I was so surprised to find out how challenging breastfeeding can be. I didn’t give it much thought before becoming pregnant, but once I was, the horror stories began pouring in. Difficulties latching, inverted nipples, infections, babies reacting badly to mom’s diet, painful cracked nipples, etc. Not to mention everyone’s opinions on the formula vs. breastmilk debate, or whether or not it’s appropriate to cover up your ladies while feeding your babe.
As with all parenting-related things, I’ve decided it’s best to not decide what others should be doing. Do what feels best for you, and don’t beat yourself up about your situation and/or decisions. Being a new mom is tough, to say the least, and you are doing an amazing job. Seriously, look in the mirror and tell yourself you are AMAZING!
I REALLY wanted to breastfeed, but sure enough, things were pretty rough in the beginning. Actually, we left the hospital with our baby girl (OBG), who latched no problem, thinking, “Huh, that was easy! What’s all the fuss about?” Those thoughts quickly faded at our first doctor appointment with a slightly jaundiced-babe, my confession that OBG hadn’t eaten in 5 hours (no matter what I tried, she was just so tired), and a nurse practitioner that held me hostage until OBG latched and ate a good amount because “a newborn baby that hasn’t eaten in a few hours should be aggressively rooting, not uninterested in a nipple.” Ugh, that was so terrifying. Just when I had convinced myself that we were ER-bound because something was horribly wrong, OBG latched on and ate away. Phew, what relief.
Things were pretty smooth for the next few weeks, until I began pumping to get the babe used to a bottle in preparation for going back to work (and the freedom to have a margarita!). Enter engorgement, mastitis, cracked nipples, OBG’s dairy sensitivity, a flow that was so fast it was like OBG was drinking from a fire hose, which caused all sorts of gas issues and too much foremilk/not enough hindmilk issues for her. HIND and FORE WHAT?! TOO much milk?! Who knew that was a problem … or a thing?! Well, I certainly didn’t.
Thankfully everything balanced out at about 8 weeks for us, which I’ve heard is true for most moms. But in an effort to prevent you going through some or any of the above, here’s what I would have loved to know before it all began:
Get a FREE Pump! Okay, so I knew this one. But surprisingly a LOT of women don’t, so you’re not alone if you don’t know, and if you do, spread the word! Thanks to the Affordable Care Act (ACA), your insurance is required to provide you with breastfeeding supplies (aka a free pump). Just call your provider and they will give you a choice of a few pumps (all top of the line) and mail one to your house. The ACA guarantees many other breastfeeding benefits too, like a nursing mother’s room and adequate breaks for you to pump when you return to work, among many other things. Read more about ACA breastfeeding benefits here.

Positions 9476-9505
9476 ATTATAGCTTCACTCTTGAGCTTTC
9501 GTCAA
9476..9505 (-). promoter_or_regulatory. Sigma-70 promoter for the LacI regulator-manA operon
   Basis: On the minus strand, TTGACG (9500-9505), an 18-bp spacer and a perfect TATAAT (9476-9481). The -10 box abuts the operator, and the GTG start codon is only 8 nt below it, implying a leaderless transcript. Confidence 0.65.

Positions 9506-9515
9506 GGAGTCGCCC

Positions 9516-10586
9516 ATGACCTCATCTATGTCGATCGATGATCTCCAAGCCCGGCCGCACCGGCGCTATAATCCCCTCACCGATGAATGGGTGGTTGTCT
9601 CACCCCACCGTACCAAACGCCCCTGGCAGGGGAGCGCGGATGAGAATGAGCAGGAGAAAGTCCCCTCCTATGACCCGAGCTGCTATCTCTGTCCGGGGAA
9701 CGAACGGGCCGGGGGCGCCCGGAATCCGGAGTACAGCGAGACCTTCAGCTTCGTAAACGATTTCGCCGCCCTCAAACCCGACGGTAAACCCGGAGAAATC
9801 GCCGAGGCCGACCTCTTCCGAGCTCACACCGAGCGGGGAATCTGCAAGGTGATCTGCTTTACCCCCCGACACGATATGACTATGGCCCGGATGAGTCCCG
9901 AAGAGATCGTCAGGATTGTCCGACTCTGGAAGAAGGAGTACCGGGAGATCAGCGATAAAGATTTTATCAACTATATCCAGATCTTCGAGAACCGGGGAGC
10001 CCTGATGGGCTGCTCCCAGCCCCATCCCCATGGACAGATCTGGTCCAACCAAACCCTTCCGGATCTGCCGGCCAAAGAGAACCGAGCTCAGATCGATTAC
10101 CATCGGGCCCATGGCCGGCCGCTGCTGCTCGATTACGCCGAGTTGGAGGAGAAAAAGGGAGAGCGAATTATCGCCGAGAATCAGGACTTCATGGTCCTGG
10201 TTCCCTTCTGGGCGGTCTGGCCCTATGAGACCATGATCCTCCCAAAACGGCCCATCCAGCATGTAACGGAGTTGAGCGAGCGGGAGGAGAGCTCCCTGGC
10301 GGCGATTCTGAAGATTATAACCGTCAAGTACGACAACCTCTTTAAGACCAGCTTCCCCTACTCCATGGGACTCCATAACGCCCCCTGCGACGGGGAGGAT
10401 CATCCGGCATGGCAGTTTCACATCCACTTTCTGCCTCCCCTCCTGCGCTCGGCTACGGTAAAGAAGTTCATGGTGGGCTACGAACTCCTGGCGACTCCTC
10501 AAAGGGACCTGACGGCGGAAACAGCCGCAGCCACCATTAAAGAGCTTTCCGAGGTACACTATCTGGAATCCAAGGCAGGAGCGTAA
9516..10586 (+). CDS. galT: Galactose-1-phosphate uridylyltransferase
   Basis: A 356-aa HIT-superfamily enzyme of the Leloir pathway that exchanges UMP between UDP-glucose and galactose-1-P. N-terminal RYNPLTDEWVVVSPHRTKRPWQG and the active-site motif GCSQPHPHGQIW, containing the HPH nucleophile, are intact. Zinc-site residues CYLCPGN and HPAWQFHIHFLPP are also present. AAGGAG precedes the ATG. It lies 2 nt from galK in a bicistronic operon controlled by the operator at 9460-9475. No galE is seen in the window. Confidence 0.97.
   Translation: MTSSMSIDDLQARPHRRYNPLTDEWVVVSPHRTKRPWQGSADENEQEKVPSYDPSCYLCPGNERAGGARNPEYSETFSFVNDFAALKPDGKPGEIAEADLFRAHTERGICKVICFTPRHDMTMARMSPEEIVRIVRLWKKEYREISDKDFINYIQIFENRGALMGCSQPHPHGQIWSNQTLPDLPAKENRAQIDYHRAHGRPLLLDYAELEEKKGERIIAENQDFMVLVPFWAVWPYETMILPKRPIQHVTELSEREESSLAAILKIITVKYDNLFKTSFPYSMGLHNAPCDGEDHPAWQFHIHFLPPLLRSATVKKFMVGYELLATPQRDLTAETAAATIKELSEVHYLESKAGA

Hand Expression. I was blessed with amazing nurses both during and post birth. Thankfully, one of them grabbed me as we were leaving the hospital, handed me a breastfeeding pamphlet and said, “If you are only going to learn one thing in this pamphlet, learn this …” and pointed me to the hand-expression page. When your milk comes in, it freakin hurts! So to relieve some of the discomfort and prevent clogging and/or infection, self-expression is so helpful. It’s gentle enough that it doesn’t cue your girls to make more milk. Ask your nurses for a pamphlet, and/or check out Standford’s how-to hand expression video.
Causes of Gas. OBG had horrible gas pains! Poor girl would scream in pain when she passed gas and it seemed to wake her a lot at night. We started to notice her #2s looked stringy and a little green, shared a photo her pediatrician, and were told she was probably sensitive to something that I was eating. By trial and error, I was told to eliminate the biggest allergy offenders from my diet, starting with dairy first. If you ever find yourself in this situation, after the tears settled (AGH NO DAIRY?!?!! I’m OBSESSED with cheese) there are two things of importance to know:
- It takes about two weeks for the protein from cow’s milk to disappear from breastmilk, so you have to give it some time to decide if dairy is the culprit
- Dairy is in EVERYTHING, so make sure to read labels very carefully. Most of the labels these days are good at calling out allergy info, but half of them don’t, especially if you are eating processed foods. Look for obvious terms (milk, duh!), and some of the less obvious terms like whey, casein, caseinates, hydrolysates, anything that has “lac” at the beginning. See a full list of dairy labels here. Also, ask servers to check with chefs before ordering meals out. It’s surprising how many places we go and it’s as if I’m the first person to ever order dairy-free. The convos usually goes a little something like this:
Me: Sadly, I can’t have any dairy. Do you know if this filet has any dairy in it?
Server: Yes, definitely.
Me: Oh really, how is it made?
Server: They use egg in the sauce.
Me: Eggs are okay, those come from chickens. Can you maybe ask the chef? Maybe there’s butter?
… a few minutes pass …
Server returns: Nope, no dairy. Just eggs.
Stay tuned for more woes and tips for survival!